September 2, 2016 – He’s the founder of one the biggest rally teams in the country, Tony Germany Rally Skills, and he’s got a tough weekend waiting for him during the 39th Rally of Lebanon. We talked to Tony Germany ahead of the rally to find out more about the challenges that his team will face during the longest motorsport event of the year.
Q: It was a season of ups and downs for your team. Eddy Abou Karam is leading the Group N standings, but Rodrigue Rahi and Henry Massaad have had their fair share of problems. Tell us more about your season.
A: Eddy leads the championship despite issues in the first round in Spring Rally when his car’s hood popped open and we still don’t know how that happened. As for Rodrigue, he started out with victory in the first round but had an accident in the second round in Jezzine. We ordered a new gearbox for his car for the Cedars Rally, but it didn’t get here on time and we had to stick with the old one, which we knew would not last till the end, so this is exactly what happened and he was forced to retire. Henry kicked off the season very well by finishing 2nd in RC3 in Spring Rally, but he had an off in Jezzine Rally and retired, while a broken damper in Cedars Rally meant that he had to retire from the lead.
Q: What kind of challenges does Rally of Lebanon present for a team compared to other rounds?
A: Rally of Lebanon is always more challenging, it’s a long rally in which the championship is decided and it’s at the end of a long season. Naturally, the team is bigger with more mechanics and a bigger timing crew and it’s logistically more demanding than the other rallies, requiring a bigger effort from the team.
Q: You have 7 cars in Rally of Lebanon. Do more cars add to the difficulty?
A: We now have 6 cars because Joseph Hindy will not take the start due to work commitments. Of course, more cars make it more difficult because the chances of facing issues and the workload become higher, so you need to be prepared very well and you need to listen to every driver’s feedback in order to better anticipate and solve those issues. It’s all about being well-prepared and well-organized.
A: The target for Eddy and our major target is to push on Saturday in order to secure the title and then take it a bit more easy on Sunday. Rodrigue and Henry share a similar target, which is to take the rally stage by stage and be the fastest in their categories. Emile Abou Karam’s aim is to gain more experience and perhaps prepare for a full season next year, which is Osmat Saifi’s case as well. There’s also Nabil Abdelhak who didn’t have the time to prepare well, but we hope he can do well this weekend.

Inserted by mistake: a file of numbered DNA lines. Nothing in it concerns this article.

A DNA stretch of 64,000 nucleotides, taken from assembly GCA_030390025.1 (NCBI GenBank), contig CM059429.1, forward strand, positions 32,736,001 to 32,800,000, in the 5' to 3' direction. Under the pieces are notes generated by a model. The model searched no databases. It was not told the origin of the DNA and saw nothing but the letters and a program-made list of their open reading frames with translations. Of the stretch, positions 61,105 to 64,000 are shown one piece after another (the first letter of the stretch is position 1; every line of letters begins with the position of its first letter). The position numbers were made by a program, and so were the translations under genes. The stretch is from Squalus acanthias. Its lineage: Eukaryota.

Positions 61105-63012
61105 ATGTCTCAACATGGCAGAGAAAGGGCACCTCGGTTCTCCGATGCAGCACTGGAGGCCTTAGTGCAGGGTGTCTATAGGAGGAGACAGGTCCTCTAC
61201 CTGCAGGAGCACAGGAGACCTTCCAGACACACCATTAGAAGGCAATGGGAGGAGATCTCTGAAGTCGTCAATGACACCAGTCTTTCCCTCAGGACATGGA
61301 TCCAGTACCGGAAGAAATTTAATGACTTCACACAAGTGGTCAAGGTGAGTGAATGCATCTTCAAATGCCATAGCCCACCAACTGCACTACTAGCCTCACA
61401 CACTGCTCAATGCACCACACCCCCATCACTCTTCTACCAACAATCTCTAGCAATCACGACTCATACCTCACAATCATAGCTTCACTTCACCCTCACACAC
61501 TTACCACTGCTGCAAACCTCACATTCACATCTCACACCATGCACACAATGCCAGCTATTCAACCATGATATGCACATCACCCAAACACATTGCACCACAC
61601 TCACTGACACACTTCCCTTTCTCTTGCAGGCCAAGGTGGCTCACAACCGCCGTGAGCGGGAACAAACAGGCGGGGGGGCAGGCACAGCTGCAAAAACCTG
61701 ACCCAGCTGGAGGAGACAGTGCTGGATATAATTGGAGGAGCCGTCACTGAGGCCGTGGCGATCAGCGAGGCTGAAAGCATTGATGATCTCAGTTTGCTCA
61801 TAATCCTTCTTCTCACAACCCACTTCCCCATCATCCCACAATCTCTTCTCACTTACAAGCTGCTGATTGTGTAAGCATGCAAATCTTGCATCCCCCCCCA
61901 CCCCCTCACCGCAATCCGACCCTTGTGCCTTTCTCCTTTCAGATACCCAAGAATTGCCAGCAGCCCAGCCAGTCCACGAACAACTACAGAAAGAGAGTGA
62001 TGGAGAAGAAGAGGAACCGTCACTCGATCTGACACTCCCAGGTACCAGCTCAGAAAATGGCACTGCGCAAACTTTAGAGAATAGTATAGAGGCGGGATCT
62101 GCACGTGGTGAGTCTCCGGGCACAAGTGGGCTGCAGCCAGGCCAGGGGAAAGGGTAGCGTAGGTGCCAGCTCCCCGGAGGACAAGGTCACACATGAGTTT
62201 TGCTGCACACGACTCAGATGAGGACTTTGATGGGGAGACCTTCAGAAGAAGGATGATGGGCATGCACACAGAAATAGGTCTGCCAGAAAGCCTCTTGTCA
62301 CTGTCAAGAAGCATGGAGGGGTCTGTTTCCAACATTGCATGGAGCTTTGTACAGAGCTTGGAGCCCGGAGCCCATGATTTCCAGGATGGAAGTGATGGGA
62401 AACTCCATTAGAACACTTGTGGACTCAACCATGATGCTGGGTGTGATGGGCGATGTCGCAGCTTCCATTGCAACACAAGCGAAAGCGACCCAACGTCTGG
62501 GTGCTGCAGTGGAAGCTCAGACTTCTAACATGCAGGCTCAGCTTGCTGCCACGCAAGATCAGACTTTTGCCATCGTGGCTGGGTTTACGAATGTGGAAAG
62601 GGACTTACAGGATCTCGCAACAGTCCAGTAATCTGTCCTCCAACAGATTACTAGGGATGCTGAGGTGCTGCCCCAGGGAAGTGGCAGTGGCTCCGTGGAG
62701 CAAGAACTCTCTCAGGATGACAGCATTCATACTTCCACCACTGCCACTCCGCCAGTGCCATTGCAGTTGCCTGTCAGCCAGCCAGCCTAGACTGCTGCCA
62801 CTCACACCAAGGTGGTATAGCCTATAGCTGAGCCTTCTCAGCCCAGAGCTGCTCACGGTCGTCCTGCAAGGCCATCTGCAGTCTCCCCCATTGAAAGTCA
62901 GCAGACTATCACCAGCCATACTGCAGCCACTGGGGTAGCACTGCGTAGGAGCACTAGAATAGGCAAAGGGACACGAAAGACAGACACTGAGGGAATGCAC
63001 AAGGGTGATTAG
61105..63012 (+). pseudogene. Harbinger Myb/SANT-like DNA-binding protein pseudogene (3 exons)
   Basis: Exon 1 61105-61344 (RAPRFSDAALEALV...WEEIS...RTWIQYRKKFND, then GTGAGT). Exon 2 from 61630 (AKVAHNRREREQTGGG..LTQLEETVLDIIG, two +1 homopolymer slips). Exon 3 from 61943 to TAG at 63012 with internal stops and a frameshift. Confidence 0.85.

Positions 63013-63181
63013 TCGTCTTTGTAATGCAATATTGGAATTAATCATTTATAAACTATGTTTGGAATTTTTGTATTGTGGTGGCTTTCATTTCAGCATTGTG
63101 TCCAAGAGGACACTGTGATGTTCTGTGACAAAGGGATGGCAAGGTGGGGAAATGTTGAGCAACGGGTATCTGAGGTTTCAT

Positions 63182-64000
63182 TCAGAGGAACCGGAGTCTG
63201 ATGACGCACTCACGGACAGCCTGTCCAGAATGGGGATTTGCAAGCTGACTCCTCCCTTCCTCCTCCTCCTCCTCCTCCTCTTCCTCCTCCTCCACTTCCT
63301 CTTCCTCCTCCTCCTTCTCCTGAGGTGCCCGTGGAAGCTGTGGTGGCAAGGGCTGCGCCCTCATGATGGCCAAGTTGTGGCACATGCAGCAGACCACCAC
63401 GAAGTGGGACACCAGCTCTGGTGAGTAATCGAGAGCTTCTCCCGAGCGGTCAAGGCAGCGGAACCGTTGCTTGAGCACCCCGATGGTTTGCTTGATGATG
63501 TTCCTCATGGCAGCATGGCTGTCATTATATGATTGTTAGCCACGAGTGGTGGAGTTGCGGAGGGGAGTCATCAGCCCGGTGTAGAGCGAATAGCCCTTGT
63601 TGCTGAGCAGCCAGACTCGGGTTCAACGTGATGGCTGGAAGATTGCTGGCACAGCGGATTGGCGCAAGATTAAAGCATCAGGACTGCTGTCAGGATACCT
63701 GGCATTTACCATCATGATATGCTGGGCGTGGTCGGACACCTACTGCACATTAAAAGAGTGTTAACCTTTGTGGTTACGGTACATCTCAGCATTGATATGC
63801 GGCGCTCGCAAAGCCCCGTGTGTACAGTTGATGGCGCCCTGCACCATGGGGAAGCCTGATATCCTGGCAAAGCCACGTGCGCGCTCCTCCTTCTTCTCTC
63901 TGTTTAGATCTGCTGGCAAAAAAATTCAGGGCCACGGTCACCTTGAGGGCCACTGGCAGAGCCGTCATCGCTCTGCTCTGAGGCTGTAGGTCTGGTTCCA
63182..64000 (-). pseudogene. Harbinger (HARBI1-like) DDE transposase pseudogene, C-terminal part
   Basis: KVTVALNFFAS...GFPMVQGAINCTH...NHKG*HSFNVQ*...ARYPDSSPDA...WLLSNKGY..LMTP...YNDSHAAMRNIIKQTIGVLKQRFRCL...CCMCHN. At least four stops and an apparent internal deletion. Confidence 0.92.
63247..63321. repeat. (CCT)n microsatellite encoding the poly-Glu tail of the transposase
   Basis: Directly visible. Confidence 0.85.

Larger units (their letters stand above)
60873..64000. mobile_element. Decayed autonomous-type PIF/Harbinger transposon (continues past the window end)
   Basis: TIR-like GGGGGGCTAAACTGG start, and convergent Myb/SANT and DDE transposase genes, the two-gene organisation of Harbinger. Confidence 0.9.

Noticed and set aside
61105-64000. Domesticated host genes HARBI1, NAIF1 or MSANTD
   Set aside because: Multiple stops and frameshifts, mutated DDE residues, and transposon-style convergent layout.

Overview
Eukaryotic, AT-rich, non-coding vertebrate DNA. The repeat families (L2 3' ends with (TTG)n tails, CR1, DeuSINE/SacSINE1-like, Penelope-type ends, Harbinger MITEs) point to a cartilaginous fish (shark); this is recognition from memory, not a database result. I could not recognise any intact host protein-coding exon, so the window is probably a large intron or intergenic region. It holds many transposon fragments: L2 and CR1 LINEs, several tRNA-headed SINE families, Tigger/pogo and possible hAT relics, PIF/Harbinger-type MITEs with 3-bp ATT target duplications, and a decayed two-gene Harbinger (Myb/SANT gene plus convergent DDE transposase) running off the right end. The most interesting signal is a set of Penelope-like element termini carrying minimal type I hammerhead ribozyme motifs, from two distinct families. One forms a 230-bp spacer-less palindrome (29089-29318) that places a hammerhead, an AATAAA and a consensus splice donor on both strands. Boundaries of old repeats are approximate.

Q: Let’s assume you’re in situation in which Eddy’s championship has been compromised and you need to enforce team orders to help him secure the title. Would you do it?
A: We talked about this subject as a team and all of our drivers are happy to help Eddy secure the title. Hopefully, it doesn’t come to that, but I think the drivers will comply if it does. I won’t enforce anything on them because I believe they will do it out of goodwill.
Q: You faced a bit of issues in last year’s Rally of Lebanon with Eddy. Did you take any measures to avoid such problems and how can TGRS improve as a team?
A: Thankfully, we never had to face any major issues. Last year, we bought a new gearbox for Eddy’s car ahead of Rally of Lebanon and it was a new brand of gearboxes; it failed and it cost us the championship title and a possible victory in the rally. Other than that, I think his season was free of trouble before that happened.
Motorsport requires a lot of money and investment. You’re going to need a lot of backing and funding if you want to improve in this sport, and you know very well that we’re self-funded. The best way you can improve is to bring in the most advanced cars – R5 cars – into the team. Unfortunately, we can’t afford these cars at the moment.
Q: Who has helped TGRS throughout the season? Who would you like to thank?
A: I would like to thank every single member of the team, the team manager, the drivers and their families. A big thank you to my loving friends who have lent us a helping hand throughout the year, including Emile Azar, Joseph Bechara and Fadi Attieh.